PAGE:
In a recent Letter to Nature, Lee and colleagues1 combined optogenetic stimulation with functional magnetic resonance imaging (ofMRI) to examine the relationship between pyramidal-cell spiking and the blood oxygenation level dependent (BOLD) signal. To do so, they injected an adeno-associated viral vector into the primary motor cortex (M1) of adult rats to drive the expression of channelrhodopsin (ChR2) in cortical projection neurons, thus making them sensitive to light1. The authors then used combined light stimulation and functional magnetic resonance imaging (fMRI) to examine the effects of selective activation of the light-sensitive pyramidal cells on the BOLD signal, as well as to probe the value of this methodology for mapping brain connectivity. They found that excitation of these neurons induced positive BOLD signals both in the injected M1 region and in remote target thalamic nuclei receiving direct projections from that region, and concluded that ofMRI reliably links positive BOLD signals with increased local neuronal excitation. However, their analysis neglects the almost immediate activation of other circuits that could lead to the generation of BOLD signals through local perisynaptic rather than spiking activity. Their experiments therefore do not pin down the identity of the specific neuronal signals that give rise to the BOLD signal.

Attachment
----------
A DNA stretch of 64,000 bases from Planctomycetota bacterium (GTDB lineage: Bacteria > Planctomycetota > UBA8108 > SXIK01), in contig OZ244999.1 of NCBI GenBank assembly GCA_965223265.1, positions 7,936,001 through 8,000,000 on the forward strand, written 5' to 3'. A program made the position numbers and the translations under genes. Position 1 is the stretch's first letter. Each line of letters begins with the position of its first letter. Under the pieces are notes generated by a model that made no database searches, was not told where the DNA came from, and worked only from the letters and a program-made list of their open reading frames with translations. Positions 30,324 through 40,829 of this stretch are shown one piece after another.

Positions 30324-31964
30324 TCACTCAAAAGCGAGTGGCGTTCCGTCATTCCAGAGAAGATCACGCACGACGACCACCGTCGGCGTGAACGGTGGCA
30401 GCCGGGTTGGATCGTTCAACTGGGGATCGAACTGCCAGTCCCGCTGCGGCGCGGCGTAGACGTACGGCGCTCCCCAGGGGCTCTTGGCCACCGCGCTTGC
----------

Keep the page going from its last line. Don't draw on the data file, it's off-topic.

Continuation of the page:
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Competing financial interests: declared none.
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